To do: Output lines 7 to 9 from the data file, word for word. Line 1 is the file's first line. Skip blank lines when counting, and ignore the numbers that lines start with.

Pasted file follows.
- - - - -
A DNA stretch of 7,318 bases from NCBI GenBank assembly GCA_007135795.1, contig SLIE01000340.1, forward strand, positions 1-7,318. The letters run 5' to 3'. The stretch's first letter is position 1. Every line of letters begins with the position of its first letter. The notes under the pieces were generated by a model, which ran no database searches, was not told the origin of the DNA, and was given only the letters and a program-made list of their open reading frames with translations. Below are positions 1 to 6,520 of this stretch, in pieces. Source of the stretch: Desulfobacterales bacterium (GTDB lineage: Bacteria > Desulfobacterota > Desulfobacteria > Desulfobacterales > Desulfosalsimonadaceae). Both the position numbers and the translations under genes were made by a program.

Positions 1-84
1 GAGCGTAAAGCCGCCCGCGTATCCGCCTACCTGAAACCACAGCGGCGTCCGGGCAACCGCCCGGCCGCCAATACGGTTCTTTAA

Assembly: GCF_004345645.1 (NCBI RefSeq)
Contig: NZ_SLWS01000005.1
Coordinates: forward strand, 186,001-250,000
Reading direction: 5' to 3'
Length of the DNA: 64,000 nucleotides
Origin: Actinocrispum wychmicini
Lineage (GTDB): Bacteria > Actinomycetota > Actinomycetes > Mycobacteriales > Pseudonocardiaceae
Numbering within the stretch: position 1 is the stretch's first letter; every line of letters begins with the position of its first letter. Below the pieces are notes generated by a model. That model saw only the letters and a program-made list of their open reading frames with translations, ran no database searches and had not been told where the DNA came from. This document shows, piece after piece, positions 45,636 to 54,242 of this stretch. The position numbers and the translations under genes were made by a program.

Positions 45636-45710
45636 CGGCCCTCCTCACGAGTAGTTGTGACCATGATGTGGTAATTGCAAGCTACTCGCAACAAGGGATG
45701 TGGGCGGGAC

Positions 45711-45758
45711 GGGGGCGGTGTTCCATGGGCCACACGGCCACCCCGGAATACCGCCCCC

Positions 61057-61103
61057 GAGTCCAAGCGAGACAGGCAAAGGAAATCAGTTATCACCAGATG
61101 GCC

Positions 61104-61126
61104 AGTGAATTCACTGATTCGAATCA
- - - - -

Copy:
Reading direction: 5' to 3'
Length of the DNA: 64,000 nucleotides
Origin: Actinocrispum wychmicini